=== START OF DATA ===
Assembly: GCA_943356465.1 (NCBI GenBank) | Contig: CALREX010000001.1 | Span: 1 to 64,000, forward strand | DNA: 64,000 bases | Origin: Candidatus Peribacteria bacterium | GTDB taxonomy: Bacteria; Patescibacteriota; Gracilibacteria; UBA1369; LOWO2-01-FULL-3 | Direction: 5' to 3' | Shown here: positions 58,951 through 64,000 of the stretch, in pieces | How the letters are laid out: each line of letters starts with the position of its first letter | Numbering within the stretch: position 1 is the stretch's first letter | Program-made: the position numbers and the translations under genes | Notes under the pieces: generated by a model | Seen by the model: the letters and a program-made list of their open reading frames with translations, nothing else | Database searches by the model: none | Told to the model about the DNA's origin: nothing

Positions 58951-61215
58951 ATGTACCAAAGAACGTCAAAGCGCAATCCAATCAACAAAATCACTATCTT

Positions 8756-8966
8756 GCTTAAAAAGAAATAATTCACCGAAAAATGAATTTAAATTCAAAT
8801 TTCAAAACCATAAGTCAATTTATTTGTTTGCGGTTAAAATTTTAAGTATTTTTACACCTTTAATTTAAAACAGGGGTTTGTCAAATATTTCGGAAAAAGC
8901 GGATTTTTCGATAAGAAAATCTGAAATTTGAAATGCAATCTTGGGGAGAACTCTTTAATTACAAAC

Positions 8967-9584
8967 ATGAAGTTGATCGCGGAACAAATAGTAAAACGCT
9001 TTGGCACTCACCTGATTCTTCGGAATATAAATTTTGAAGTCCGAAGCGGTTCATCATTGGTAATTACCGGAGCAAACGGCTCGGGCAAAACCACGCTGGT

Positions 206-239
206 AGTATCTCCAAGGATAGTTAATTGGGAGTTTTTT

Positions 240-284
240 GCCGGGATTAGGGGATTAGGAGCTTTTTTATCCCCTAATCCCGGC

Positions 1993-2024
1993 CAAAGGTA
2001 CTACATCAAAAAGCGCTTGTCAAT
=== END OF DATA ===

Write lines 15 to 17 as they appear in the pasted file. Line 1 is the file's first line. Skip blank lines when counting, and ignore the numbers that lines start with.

Positions 1993-2024
1993 CAAAGGTA
2001 CTACATCAAAAAGCGCTTGTCAAT